Despite ending up before the judge, despite the fact that it cost her to be removed from the Government, “I would do it again.” Arancha González Laya reaffirmed the political decision that led the Government to welcome the Saharawi leader, Brahim Ghali, into Spain clandestinely, without passing border controls. After the judicial closure that the Provincial Court of Zaragoza made on Thursday of the Ghali case, the former Foreign Minister has been exonerated from any responsibility for the reception of the leader of the Polisario Front last year, when he was sick with Covid-19 and was transferred from Algeria to a hospital in La Rioja to be treated. Although “the humanitarian gesture”, in the words of Laya, ended up in court, she defends it because “it is the DNA of Spanish society”.

After this decision of the justice, in statements yesterday on Onda Cero, he argued that “it has always been very consistent and constant” in that Ghali’s entry was made for “strictly humanitarian reasons and in accordance with current legislation.” So that the shelving of the case has left her “very happy and satisfied”, since the Provincial Court of Zaragoza, in its first pronouncement on this subject, “has confirmed a version against the criteria of the investigating judge.” “It seems important to me because it clarifies and puts in its place the issues of a case that should never have happened.” Even so, he points out that “the place where this matter has to be resolved is not in a criminal court, but in parliament, which is where political decisions have to be debated” because, according to him, “a political explanation cannot turn into a criminal case. That same is the thesis defended by the Provincial Court of Zaragoza. “The separation of powers is fundamental in our democratic system.”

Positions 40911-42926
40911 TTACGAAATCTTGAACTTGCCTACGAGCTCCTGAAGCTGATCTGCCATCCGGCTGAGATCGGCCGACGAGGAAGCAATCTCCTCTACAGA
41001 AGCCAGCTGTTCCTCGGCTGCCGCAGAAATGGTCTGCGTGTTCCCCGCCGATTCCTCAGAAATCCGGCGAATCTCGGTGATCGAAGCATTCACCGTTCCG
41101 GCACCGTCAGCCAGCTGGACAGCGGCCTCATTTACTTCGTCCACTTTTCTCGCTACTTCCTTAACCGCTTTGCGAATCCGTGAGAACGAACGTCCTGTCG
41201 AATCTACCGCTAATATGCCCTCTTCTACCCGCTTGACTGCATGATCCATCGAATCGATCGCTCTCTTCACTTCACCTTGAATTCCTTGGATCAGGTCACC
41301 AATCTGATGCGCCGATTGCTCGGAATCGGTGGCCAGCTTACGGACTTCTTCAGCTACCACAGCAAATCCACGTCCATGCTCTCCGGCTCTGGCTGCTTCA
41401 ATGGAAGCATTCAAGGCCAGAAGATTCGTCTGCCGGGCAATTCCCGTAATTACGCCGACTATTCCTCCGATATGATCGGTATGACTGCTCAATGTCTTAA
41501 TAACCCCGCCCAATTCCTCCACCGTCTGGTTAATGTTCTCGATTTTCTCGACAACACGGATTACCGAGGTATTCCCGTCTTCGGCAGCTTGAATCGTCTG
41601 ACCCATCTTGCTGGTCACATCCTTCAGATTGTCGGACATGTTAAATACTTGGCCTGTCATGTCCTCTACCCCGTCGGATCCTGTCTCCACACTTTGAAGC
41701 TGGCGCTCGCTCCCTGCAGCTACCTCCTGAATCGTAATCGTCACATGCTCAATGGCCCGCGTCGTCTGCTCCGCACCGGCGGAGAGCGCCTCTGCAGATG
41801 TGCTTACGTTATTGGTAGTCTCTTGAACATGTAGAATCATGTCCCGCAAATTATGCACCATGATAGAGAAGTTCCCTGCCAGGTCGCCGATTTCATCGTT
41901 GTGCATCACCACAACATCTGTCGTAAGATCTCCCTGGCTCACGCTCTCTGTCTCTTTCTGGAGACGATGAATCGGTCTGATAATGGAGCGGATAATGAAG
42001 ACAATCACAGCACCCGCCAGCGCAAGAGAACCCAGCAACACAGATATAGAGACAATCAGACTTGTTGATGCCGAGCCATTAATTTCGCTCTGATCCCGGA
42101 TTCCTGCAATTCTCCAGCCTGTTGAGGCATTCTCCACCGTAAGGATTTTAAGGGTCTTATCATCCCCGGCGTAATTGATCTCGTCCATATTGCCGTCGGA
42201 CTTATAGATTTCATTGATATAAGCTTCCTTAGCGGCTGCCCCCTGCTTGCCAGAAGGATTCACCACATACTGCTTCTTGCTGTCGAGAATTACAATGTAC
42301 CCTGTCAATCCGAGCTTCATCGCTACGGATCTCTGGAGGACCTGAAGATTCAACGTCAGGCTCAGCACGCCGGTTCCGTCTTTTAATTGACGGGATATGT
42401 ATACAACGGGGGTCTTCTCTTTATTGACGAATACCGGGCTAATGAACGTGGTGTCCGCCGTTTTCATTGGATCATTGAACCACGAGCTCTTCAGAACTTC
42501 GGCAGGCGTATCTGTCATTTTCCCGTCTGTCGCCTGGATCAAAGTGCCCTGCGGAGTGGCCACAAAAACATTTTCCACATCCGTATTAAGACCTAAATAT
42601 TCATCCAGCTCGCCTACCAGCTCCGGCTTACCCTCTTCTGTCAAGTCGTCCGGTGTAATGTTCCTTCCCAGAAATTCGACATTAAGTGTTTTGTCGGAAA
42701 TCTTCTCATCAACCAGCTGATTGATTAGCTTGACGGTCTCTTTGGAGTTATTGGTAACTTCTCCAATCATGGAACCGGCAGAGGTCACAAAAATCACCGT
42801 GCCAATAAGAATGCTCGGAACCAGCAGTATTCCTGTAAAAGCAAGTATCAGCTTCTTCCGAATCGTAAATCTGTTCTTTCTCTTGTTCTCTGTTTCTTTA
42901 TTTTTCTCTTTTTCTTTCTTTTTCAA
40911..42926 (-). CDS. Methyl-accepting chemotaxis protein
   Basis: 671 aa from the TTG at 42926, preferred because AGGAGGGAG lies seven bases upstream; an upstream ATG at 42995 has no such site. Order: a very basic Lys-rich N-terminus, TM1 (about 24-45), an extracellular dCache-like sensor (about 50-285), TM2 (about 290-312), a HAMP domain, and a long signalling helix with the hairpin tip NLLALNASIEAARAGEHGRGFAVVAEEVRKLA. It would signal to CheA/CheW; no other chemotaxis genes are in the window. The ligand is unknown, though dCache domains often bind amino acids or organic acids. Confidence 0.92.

Through the statement published yesterday on Twitter, the former minister continued that it is a matter of concern that the work of “honorable public servants, diplomatic corps personnel, health, police and military personnel who did nothing more than comply with with its mission” and thanked the work of the State Attorney in recent months for the “good defense of the interests of the State”.

Laya ends by expressing her confidence that “all the people who have been investigated restore their reputation as soon as possible”, alluding to the Pegasus espionage of mobile phones of which she, other ministers and the Prime Minister have been victims, and in which suspicions point to Morocco, which considers Ghali enemy number one.

Conforms to The Trust Project criteria